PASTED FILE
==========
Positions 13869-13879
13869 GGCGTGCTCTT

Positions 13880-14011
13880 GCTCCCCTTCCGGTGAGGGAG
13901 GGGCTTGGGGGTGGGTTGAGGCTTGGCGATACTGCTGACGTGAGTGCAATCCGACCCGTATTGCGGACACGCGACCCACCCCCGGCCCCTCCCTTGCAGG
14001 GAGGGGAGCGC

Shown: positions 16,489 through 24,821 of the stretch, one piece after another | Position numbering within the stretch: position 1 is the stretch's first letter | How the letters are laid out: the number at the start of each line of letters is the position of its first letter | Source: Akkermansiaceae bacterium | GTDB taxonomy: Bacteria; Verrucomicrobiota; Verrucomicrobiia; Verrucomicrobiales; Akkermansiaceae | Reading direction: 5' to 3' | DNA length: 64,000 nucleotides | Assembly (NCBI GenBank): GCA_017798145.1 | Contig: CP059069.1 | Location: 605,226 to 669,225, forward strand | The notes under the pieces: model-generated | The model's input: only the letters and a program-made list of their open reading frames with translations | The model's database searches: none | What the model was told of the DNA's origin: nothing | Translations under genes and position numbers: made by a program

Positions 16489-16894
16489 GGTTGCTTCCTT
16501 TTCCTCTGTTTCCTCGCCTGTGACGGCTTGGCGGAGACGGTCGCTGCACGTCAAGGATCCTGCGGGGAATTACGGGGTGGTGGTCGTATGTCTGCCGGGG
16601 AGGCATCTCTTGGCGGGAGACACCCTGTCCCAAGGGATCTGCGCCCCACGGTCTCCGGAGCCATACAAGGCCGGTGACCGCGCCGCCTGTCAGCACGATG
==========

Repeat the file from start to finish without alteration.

Positions 13869-13879
13869 GGCGTGCTCTT

Positions 13880-14011
13880 GCTCCCCTTCCGGTGAGGGAG
13901 GGGCTTGGGGGTGGGTTGAGGCTTGGCGATACTGCTGACGTGAGTGCAATCCGACCCGTATTGCGGACACGCGACCCACCCCCGGCCCCTCCCTTGCAGG
14001 GAGGGGAGCGC

Shown: positions 16,489 through 24,821 of the stretch, one piece after another | Position numbering within the stretch: position 1 is the stretch's first letter | How the letters are laid out: the number at the start of each line of letters is the position of its first letter | Source: Akkermansiaceae bacterium | GTDB taxonomy: Bacteria; Verrucomicrobiota; Verrucomicrobiia; Verrucomicrobiales; Akkermansiaceae | Reading direction: 5' to 3' | DNA length: 64,000 nucleotides | Assembly (NCBI GenBank): GCA_017798145.1 | Contig: CP059069.1 | Location: 605,226 to 669,225, forward strand | The notes under the pieces: model-generated | The model's input: only the letters and a program-made list of their open reading frames with translations | The model's database searches: none | What the model was told of the DNA's origin: nothing | Translations under genes and position numbers: made by a program

Positions 16489-16894
16489 GGTTGCTTCCTT
16501 TTCCTCTGTTTCCTCGCCTGTGACGGCTTGGCGGAGACGGTCGCTGCACGTCAAGGATCCTGCGGGGAATTACGGGGTGGTGGTCGTATGTCTGCCGGGG
16601 AGGCATCTCTTGGCGGGAGACACCCTGTCCCAAGGGATCTGCGCCCCACGGTCTCCGGAGCCATACAAGGCCGGTGACCGCGCCGCCTGTCAGCACGATG